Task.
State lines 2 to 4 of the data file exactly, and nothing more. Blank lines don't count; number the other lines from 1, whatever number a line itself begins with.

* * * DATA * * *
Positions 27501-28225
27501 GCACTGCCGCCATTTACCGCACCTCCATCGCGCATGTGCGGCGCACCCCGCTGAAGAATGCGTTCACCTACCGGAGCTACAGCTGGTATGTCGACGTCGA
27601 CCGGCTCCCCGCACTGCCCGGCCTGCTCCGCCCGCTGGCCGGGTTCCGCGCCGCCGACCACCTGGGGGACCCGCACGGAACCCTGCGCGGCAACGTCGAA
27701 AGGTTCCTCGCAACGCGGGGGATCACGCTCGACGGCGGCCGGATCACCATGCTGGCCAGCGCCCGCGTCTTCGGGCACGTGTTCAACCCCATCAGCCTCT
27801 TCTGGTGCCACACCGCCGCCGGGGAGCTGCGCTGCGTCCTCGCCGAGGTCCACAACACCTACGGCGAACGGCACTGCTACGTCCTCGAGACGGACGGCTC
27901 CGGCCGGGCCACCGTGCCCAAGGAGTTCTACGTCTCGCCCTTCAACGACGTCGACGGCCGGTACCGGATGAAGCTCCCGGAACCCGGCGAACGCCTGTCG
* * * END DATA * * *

27501 GCACTGCCGCCATTTACCGCACCTCCATCGCGCATGTGCGGCGCACCCCGCTGAAGAATGCGTTCACCTACCGGAGCTACAGCTGGTATGTCGACGTCGA
27601 CCGGCTCCCCGCACTGCCCGGCCTGCTCCGCCCGCTGGCCGGGTTCCGCGCCGCCGACCACCTGGGGGACCCGCACGGAACCCTGCGCGGCAACGTCGAA
27701 AGGTTCCTCGCAACGCGGGGGATCACGCTCGACGGCGGCCGGATCACCATGCTGGCCAGCGCCCGCGTCTTCGGGCACGTGTTCAACCCCATCAGCCTCT